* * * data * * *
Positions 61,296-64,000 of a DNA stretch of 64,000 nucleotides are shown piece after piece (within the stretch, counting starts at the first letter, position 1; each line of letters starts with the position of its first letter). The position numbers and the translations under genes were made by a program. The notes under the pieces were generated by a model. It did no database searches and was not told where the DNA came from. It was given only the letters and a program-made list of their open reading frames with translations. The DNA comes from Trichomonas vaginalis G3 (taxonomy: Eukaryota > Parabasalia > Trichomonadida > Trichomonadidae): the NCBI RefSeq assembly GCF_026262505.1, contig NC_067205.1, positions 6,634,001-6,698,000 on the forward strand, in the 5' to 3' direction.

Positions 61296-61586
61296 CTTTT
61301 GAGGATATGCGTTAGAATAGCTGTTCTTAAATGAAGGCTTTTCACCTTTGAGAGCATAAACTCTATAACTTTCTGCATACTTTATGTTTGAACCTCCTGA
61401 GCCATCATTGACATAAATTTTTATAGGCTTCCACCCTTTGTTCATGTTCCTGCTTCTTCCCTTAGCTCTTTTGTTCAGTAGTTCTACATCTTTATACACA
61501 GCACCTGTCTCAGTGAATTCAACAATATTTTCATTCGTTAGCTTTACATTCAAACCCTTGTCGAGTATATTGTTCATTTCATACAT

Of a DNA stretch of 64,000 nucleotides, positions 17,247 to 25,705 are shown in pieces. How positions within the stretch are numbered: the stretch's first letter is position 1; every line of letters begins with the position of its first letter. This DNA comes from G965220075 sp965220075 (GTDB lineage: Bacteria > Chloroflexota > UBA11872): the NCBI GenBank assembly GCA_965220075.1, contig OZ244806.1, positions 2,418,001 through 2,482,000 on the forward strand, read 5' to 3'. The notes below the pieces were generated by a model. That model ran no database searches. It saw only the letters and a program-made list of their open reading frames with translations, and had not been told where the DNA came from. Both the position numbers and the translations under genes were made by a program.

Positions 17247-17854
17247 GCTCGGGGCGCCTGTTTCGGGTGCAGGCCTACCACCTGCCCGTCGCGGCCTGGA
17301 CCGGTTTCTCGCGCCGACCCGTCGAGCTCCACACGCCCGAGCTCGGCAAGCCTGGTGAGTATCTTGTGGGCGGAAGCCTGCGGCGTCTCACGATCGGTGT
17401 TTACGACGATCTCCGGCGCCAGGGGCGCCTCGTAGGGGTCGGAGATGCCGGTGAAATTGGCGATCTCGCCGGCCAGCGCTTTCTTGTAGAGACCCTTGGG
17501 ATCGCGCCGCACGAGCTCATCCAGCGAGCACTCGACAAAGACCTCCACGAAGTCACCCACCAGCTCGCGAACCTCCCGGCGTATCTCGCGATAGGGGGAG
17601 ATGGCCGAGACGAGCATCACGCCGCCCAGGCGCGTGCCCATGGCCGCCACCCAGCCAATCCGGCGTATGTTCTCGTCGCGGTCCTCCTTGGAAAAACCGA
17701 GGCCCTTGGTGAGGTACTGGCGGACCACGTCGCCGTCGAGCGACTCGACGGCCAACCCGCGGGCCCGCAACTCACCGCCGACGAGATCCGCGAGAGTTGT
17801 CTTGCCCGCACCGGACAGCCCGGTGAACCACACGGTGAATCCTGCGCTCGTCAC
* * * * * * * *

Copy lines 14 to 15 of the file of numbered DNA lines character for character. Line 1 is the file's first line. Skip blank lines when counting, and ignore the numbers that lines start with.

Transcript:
17701 GGCCCTTGGTGAGGTACTGGCGGACCACGTCGCCGTCGAGCGACTCGACGGCCAACCCGCGGGCCCGCAACTCACCGCCGACGAGATCCGCGAGAGTTGT
17801 CTTGCCCGCACCGGACAGCCCGGTGAACCACACGGTGAATCCTGCGCTCGTCAC